Parts of Harmonica: Everything You Need to Know

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When you start playing any musical instrument, you need to know what it consists of. I’ve compiled this guide about different parts of the harmonica for beginners. If you know how your instrument functions, you will get a better sound during the performance. At the end of the article, I will answer several questions you might have while reading.

If you have any questions, write them in the comments, and I will try to answer all of them.

What Is Inside of a Harmonica?

A harmonica consists of certain elements, so let’s take a look at the harmonica diagram:

  1. Comb
  2. Cover plates
  3. Mouthpiece
  4. Reeds
  5. Reed plates
  6. Rivets
  7. Slider mechanism button
  8. Windsavers
  9. Body

apart harmonica

I will tell you about the nine components of the harmonica here. Some components are present only in certain harmonicas, so check the description of the item before buying it.

Comb

A comb is the main part of any harmonica. It enables you to play sounds. By moving the harmonica, you can produce both higher and lower notes. It can be made of metal, plastic, or wood. The comb is a nozzle with holes through which you blow air. This way, you produce sounds. Wooden combs are susceptible to moisture and can deteriorate, but there are closed combs that do not get wet. Metal options are the most durable. The peculiarity of wooden combs is that they provide you with a softer tone.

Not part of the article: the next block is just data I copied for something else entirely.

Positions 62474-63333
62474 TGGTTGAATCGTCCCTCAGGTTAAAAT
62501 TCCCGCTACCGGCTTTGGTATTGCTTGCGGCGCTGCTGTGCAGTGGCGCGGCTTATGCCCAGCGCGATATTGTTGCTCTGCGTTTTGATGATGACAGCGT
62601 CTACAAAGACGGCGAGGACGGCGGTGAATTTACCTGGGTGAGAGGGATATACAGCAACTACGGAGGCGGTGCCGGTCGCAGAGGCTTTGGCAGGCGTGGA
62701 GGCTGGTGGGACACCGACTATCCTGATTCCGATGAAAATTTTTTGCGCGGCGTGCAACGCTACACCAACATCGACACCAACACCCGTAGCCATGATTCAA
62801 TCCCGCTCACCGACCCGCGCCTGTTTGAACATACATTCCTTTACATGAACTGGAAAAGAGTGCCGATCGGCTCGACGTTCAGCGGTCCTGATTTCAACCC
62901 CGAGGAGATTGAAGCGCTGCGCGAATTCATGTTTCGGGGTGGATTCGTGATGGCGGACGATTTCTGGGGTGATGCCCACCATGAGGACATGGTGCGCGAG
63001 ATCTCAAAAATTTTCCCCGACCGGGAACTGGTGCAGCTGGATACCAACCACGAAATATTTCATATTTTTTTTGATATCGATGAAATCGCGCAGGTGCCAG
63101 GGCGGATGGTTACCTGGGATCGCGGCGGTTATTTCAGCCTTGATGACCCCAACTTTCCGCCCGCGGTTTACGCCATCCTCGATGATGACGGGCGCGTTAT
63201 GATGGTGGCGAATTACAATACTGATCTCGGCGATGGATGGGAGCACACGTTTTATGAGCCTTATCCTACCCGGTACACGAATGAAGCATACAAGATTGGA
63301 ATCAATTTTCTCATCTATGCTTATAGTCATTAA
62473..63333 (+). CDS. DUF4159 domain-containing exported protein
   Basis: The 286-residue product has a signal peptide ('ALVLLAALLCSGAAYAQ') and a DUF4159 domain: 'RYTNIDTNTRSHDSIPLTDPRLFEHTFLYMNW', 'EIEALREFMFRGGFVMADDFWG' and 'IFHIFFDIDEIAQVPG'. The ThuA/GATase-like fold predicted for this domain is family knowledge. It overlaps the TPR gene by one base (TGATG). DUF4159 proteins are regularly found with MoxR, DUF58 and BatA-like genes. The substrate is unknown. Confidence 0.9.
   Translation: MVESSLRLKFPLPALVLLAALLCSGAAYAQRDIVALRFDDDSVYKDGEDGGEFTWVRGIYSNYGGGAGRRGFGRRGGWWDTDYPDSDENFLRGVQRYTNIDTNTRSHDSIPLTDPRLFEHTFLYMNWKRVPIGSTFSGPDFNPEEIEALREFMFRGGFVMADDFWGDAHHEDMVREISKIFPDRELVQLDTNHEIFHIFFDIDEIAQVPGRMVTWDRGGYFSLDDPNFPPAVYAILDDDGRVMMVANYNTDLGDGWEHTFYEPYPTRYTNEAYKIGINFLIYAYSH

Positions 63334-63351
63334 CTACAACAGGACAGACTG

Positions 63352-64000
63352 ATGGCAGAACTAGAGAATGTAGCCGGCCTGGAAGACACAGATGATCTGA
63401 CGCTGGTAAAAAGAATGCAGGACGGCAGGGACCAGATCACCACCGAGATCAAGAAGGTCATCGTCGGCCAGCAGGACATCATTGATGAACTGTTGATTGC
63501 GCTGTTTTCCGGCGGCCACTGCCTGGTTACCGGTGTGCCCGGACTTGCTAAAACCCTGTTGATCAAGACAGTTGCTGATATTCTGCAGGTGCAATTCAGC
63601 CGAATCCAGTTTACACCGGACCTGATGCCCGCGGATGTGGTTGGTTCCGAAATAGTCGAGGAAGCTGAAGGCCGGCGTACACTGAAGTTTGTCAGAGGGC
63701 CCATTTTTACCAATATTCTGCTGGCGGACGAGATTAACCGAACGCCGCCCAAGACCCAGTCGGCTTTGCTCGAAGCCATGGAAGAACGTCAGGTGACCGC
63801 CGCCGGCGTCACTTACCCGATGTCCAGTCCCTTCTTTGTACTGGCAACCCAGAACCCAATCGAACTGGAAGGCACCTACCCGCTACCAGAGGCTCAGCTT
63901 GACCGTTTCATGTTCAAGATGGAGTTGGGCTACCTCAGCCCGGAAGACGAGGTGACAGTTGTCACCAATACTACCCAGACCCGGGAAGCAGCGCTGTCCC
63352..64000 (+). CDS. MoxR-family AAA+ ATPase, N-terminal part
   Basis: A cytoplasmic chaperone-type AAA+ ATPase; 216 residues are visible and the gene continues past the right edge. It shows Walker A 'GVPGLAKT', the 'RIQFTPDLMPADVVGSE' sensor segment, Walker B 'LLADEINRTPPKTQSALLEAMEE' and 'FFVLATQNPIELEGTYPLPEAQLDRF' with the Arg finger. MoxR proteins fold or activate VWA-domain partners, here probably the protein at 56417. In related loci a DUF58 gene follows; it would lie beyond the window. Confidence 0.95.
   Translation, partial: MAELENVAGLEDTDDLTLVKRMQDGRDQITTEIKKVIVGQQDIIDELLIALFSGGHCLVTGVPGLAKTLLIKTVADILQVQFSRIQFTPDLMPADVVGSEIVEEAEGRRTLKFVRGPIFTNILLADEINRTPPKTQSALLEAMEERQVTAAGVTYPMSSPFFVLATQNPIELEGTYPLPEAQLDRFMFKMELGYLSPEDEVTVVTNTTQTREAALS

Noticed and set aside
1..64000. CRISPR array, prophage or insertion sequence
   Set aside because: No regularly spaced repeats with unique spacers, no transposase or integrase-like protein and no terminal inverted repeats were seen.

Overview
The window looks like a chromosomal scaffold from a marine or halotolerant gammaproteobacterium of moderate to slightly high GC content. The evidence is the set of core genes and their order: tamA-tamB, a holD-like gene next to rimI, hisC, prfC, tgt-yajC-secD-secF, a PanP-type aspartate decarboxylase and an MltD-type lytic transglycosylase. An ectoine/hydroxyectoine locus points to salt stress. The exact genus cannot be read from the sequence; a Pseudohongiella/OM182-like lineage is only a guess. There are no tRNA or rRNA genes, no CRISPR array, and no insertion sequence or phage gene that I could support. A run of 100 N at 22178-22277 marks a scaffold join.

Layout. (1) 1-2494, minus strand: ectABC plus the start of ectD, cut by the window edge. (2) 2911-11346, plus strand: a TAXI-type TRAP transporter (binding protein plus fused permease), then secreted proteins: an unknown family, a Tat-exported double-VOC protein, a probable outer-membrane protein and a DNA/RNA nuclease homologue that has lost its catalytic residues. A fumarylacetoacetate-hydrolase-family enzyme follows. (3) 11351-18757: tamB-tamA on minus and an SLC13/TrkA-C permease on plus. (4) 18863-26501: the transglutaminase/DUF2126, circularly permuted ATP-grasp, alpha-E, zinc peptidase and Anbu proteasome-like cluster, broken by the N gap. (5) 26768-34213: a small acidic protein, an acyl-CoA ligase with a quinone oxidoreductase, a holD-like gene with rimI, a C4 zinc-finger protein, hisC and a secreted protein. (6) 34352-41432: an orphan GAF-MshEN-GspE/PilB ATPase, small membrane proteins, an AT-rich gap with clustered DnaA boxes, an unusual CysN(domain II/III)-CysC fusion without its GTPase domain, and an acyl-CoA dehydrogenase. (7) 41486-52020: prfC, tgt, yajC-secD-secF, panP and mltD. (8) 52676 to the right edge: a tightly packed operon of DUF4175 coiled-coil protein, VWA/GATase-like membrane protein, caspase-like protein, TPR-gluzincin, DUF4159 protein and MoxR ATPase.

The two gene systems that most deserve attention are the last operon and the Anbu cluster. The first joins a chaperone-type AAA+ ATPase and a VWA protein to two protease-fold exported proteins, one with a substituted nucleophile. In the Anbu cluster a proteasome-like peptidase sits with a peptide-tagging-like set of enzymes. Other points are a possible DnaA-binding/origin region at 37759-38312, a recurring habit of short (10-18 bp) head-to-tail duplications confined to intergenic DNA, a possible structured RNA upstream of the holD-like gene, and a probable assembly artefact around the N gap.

Cover plates

The upper part of the harmonica is the lining that protects the reeds and reed plates. Although the pads protect the reeds, they are made so that air can pass through. Linings can be made of different metals that are resistant to corrosion and rust. There are many cover plates on the market that can improve ergonomics and sound quality, according to some musical experts.

Mouthpiece

This is the front part of the harmonica, which has holes in it. The mouthpiece is located only on chromatic harmonicas. You can choose either chrome or gold-plated mouthpieces, depending on your budget. The slider mechanism is situated behind the mouthpiece.

Reeds

The reeds are what make the music. That is, they produce the notes. Reeds are made of brass, stainless steel, or bronze. Brass is most commonly found in harmonicas, which is why such models are cheaper. Brass produces softer sounds because the material is soft.

reeds on harmonica

Bronze produces a brighter sound than brass. Stainless steel is most often used in expensive models. The reeds made of stainless steel have a similar sound to brass and are more durable than others. Reeds are factory-tuned, but if they fail, you can readjust them in specialized workshops.

Reed plates

Reed plates are made of brass; they are thinner and have a square shape. These inserts contain holes for certain reeds. In addition, reed plates are screwed on. They are often used in high-quality harmonicas, and experts say they are among the best on the market.

Rivets

This is another type of plate. These plates have the reeds attached to them, which has given them their name. Such plates are considered the most reliable because they do not break for a long time. When choosing a harmonica, ensure there are screwed reed plates. Due to them, you will not have to repair your instrument at the very start.